TABLE 2______________________________________Tow Strength Translation and C.V. of ExamplesExample      Translation (%)                    C.V. (%)______________________________________1            80.6        4.92            91.3        1.93            90.9        1.64            92.9        1.55            83.8        3.46            88.3        0.7______________________________________
SUMMARY

From the foregoing, it will be appreciated that the present invention provides methods and compositions for improving composite pressure vessel strength (as measured by higher translation and lower C.V.).

The invention may be embodied in other specific forms without departing from its spirit or essential characteristics. The described embodiments are to be considered in all respects only as illustrative and not restrictive. The scope of the invention is, therefore, indicated by the appended claims rather than by the foregoing description. All changes which come within the meaning and range of equivalency of the claims are to be embraced within their scope.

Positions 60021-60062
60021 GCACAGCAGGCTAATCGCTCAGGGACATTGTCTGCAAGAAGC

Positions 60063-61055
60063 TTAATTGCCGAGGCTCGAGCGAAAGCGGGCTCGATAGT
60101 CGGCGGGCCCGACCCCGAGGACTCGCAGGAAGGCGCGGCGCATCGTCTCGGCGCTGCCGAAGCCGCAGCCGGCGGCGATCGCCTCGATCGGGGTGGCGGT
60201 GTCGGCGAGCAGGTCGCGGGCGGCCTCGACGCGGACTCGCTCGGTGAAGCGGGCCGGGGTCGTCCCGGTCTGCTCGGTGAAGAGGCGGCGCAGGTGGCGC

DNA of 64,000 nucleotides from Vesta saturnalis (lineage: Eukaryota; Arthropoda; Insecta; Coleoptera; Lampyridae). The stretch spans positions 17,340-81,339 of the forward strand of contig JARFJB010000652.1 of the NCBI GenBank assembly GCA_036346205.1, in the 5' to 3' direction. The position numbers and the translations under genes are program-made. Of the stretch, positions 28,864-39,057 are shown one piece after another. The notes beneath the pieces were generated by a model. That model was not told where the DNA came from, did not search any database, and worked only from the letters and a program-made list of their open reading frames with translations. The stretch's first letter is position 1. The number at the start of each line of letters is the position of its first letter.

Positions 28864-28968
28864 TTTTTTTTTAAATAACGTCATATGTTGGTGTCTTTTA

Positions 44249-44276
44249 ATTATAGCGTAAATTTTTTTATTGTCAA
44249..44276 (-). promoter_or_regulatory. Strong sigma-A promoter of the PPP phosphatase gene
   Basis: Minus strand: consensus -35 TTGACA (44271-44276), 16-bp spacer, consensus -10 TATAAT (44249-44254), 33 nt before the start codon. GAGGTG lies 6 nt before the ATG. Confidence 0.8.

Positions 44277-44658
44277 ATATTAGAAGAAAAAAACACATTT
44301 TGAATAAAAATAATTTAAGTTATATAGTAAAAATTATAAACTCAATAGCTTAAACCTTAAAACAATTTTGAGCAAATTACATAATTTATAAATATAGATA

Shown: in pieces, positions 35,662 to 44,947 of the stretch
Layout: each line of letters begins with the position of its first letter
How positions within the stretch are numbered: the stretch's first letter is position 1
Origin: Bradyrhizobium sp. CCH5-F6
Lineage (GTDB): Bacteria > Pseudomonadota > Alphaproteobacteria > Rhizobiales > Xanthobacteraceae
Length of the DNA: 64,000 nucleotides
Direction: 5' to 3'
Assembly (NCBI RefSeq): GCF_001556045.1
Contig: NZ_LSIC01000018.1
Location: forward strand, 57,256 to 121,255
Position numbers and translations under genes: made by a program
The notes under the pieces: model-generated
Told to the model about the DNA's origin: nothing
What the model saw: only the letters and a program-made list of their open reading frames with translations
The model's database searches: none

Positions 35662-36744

Claims (14)

What is claimed is:
1. A method for improving composite pressure vessel strength comprising:
(a) providing a chemorheologically viscosity tailored resin formulation comprising a curable matrix resin and an effective amount of a reactive curing agent reactive at room temperature and a latent curing agent substantially nonreactive at room temperature but activated upon heating or radiation, said reactive curing agent including at least one anhydride functional group;
(b) adding to said resin formulation an amount of surface-active agent sufficient to permit interaction between a fiber or filament and the resin formulation such that the pressure vessel tensile strength is enhanced and variation in performance is reduced;
(c) impregnating a fiber or filament strand or tow with the mixture of resin formulation and surface-active agent;
(d) allowing the reactive curing agent to partially cure the resin formulation and increase its viscosity, thereby forming a prepreg composition;